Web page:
Joe [00:08:44] So and I've been hearing a lot of news about ransomware. Is this type of cross sites scripting attack?
Prasad [00:08:48] No, that's completely a different one. This cross-scripting is basically an attack for the web applications.
Joe [00:08:56] Got you.
Prasad [00:08:56] Whereas ransomware can affect your operating system and encrypt everything. But we can utilize the cross-scripting attack. The impact that we have of cross-scripting is I can deface a particular website. I can redirect you somewhere. So if I redirect you to a website that installs a malware on your system or runs a similar system, then I can definitely say that I can utilize cross-scripting as a tool for the ransomware to get installed on your system.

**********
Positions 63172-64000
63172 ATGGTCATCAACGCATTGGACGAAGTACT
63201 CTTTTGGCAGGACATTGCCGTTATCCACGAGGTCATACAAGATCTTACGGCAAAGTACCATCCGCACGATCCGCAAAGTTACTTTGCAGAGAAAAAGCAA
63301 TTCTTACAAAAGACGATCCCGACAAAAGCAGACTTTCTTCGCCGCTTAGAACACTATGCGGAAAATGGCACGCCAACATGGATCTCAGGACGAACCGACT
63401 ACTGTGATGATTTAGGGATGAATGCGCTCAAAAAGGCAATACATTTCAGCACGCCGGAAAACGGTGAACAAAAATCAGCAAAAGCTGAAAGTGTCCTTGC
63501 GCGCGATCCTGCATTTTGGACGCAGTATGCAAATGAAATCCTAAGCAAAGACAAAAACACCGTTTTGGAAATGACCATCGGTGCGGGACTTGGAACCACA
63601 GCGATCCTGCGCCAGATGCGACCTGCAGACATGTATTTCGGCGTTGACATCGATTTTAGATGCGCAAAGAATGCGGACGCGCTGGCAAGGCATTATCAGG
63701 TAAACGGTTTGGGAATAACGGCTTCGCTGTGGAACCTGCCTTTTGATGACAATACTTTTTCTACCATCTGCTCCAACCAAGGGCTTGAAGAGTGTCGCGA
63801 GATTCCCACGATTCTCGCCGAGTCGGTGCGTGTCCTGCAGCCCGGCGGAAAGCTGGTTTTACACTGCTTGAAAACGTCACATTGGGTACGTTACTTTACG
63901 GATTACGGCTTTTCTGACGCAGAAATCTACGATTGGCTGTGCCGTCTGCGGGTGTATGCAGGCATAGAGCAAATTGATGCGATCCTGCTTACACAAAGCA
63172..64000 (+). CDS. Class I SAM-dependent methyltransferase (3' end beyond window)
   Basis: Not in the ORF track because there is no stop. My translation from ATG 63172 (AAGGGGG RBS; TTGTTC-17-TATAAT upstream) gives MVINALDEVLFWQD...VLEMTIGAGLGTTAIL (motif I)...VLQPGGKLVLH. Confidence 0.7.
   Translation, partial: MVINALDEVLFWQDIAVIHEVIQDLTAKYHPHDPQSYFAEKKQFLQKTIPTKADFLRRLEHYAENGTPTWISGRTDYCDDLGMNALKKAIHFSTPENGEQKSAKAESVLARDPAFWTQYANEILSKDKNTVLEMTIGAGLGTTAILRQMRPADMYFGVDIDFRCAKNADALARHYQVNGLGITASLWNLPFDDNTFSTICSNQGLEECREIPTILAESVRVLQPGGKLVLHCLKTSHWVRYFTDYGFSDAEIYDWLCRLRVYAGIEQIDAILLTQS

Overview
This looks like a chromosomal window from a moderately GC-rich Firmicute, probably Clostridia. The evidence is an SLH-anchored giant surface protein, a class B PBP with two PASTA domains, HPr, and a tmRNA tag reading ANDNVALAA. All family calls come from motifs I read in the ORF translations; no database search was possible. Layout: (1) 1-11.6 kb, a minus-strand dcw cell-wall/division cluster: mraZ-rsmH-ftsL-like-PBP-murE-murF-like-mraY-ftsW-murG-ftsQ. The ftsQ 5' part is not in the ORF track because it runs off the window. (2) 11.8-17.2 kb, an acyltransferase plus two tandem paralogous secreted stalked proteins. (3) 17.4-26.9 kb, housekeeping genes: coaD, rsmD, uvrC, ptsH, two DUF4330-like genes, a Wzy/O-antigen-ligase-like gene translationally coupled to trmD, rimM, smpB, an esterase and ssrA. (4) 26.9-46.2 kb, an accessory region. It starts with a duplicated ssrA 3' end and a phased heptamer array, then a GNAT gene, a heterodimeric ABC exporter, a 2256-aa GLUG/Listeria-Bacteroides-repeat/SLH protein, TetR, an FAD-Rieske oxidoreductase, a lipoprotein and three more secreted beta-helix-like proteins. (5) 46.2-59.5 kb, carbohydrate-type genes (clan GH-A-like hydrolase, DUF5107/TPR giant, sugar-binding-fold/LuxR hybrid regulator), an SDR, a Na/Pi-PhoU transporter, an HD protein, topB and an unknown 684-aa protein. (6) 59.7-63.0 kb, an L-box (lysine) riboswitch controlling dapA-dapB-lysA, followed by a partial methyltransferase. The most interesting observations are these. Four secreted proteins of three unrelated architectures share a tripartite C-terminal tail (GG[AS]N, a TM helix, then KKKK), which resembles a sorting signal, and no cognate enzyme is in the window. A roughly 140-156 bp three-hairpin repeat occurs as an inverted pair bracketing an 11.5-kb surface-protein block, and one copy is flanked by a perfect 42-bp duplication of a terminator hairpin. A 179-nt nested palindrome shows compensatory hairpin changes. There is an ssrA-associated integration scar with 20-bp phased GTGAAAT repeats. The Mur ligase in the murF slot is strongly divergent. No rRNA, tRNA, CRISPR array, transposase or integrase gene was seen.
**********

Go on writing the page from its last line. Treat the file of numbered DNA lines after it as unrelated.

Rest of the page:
Joe [00:09:24] Yeah. Makes sense. So what tools do you usually use to test this type of attack? Are you just using Burp suite throughout this course?
Prasad [00:09:30] Yes, so Burp suite is like one of the great tools that we have for pen-testing. We also have a lot of GitHub links where a lot of researchers have posted different types of scripts that become across. So a lot of bug bounty hunters, researchers find new scripts to circumvent the different types of mitigations in place. Let's say we have an application firewall or any other techniques that have been implemented by the developer community. So once that is successful, they post it on pages and, you know, you get a good amount of payloads, which you can try on all the applications that you're testing.
Joe [00:10:02] So what are some ways folks can mitigate this type of attack?